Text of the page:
causal ideas at the level of elites and deep-rooted cultural values at the level of the
masses. In answering the second question about ideational change, we conclude that elite
ideas pertaining to macro-economic policy-making are most likely to change in short
periods that are generally perceived to be crisis situations. At the level of the masses,
myths about `us' and `them' are more deeply institutionalized and more difficult to
EDWARD NELSON - Federal Reserve Bank of St. Louis - Research Division; Centre for
Economic Policy Research (CEPR)
CEPR Discussion Paper No. 3506
Abstract: This Paper examines some recent monetary policy debates, in light of commentary
on those issues contained in some of the work of Milton Friedman. The specific aspect of
Friedman's work considered here is the commentary on monetary policy in his Newsweek
magazine columns from 1966 to 1984. My conclusions from this examination include: (1) In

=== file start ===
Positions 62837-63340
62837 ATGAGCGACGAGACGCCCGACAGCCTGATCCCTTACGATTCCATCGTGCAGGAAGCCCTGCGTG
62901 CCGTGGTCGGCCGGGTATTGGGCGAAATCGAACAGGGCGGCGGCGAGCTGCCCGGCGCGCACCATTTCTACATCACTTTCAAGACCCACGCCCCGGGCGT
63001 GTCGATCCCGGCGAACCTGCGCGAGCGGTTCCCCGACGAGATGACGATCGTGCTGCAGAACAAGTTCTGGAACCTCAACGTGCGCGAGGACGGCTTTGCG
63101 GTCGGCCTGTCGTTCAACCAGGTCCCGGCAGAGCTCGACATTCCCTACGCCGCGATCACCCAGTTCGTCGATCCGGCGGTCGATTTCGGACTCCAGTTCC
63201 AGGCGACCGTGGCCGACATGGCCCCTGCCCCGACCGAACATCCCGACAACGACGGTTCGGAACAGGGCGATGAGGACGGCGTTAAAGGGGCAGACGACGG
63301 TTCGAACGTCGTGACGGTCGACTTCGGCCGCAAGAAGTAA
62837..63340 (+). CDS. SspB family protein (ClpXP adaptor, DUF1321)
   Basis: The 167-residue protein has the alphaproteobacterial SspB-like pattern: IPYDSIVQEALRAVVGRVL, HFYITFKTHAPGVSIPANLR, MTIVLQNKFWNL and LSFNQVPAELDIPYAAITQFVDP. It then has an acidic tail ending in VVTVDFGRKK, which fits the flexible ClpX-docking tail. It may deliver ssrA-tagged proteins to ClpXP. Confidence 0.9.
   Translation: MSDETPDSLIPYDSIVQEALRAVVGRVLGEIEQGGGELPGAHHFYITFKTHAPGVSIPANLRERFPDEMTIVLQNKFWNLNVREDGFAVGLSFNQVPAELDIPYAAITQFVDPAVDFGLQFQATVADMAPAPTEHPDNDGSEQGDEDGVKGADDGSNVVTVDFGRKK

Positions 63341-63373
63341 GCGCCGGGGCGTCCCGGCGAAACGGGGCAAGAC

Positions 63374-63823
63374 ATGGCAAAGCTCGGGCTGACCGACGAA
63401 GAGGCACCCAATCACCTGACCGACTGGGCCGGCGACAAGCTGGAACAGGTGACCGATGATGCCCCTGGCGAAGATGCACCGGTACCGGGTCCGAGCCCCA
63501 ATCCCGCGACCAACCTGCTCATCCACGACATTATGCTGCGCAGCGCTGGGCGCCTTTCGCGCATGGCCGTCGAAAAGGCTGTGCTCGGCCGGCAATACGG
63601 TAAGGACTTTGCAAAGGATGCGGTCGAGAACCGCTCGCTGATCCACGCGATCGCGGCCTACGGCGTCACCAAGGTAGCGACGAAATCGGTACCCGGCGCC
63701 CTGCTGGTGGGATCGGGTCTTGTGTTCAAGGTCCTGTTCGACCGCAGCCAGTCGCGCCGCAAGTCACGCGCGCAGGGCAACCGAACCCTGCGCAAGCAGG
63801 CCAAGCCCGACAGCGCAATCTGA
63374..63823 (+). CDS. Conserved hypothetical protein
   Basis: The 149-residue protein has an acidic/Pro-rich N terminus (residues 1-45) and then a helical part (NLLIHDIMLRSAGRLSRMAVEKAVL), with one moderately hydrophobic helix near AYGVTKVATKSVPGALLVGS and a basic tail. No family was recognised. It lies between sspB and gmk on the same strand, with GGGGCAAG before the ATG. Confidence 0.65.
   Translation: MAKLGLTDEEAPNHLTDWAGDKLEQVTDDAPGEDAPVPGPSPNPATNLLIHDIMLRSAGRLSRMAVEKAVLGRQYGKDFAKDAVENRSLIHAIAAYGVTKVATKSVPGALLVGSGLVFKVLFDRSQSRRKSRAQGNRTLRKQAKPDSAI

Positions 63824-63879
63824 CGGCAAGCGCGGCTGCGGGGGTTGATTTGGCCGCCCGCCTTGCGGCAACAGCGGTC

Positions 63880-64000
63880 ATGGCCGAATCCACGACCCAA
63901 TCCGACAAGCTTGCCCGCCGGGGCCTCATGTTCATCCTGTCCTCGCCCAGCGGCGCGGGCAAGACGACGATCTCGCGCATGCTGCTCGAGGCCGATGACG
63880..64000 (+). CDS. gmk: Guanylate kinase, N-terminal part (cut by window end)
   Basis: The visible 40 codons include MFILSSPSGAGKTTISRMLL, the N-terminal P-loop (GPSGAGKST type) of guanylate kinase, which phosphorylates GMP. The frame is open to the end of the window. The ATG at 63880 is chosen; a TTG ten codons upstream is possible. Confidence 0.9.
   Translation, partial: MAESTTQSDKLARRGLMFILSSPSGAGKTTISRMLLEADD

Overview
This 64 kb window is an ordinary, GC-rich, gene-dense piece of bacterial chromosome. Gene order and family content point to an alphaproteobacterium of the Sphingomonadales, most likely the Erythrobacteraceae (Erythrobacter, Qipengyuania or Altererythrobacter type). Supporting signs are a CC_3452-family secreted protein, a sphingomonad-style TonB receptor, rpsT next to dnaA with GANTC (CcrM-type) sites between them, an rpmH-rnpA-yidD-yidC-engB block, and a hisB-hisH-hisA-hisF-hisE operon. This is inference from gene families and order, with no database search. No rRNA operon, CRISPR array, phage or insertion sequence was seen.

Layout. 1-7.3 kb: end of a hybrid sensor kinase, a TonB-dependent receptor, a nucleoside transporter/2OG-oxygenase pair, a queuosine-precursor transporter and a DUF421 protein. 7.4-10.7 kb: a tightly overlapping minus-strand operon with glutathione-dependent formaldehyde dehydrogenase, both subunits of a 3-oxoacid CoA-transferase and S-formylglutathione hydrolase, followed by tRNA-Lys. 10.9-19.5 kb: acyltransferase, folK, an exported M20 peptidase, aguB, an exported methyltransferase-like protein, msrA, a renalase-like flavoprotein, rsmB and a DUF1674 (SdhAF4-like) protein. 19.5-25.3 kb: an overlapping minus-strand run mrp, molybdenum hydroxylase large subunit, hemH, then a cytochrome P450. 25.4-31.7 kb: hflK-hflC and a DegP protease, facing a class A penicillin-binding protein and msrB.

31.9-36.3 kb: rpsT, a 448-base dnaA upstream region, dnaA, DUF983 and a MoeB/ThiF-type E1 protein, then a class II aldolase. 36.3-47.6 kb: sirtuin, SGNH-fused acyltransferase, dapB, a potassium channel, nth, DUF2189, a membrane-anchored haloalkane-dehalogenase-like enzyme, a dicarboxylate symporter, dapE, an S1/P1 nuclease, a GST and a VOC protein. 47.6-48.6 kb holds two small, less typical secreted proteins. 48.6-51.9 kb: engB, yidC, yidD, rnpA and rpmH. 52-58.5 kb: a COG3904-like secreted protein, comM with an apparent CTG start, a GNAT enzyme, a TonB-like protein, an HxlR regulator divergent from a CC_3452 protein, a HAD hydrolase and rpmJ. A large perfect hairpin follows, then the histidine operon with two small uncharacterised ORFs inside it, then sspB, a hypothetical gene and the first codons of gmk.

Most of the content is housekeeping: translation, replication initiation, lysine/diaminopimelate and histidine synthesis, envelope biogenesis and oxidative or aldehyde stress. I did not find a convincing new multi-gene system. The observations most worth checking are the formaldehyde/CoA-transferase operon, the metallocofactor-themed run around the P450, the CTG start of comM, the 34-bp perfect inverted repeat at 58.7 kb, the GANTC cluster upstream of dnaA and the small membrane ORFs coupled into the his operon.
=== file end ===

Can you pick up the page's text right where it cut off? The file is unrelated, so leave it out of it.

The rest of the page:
contrast to claims made in the VAR literature, the analysis of monetary policy and the
business cycle by Friedman and other critics of monetary policy in the 1960s and 1970s did
not assume that the money supply was exogenous, or contend that monetary policy shocks
were the dominant source of cyclical fluctuations. Rather, the criticism was of the
destabilizing tendency of the monetary policy feedback rule followed in those decades. (2)
There is support for the argument of Orphanides (2000a) that many monetary policy
prescriptions by commentators in the 1970s were based on over-optimistic estimates of the
growth rate of productive potential.
IS-LM and Monetarism
MICHAEL D. BORDO, Harvard University - Department of Economics; National Bureau of
Economic Research (NBER)
ANNA J. SCHWARTZ, National Bureau of Economic Research (NBER) - General; City University
of New York
Abstract: This paper discusses monetarist objections to the IS-LM model. We explore the
views of two principal spokesmen for monetarism: Milton Friedman and the team of Karl
Brunner and Allan Meltzer. Friedman did not explicitly state the reasons he generally
chose not to use the IS-LM model in rejecting Keynesian views on the demand function for
money, the role of autonomous expenditures in cyclical fluctuations, the potency of fiscal
policy as against monetary policy, etc.
David Laidler on Monetarism
Michael Bordo, Anna J. Schwartz
Abstract: David Laidler has been a major player in the development of the monetarist
tradition. As the monetarist approach lost influence on policy makers he kept defending
the importance of many of its principles.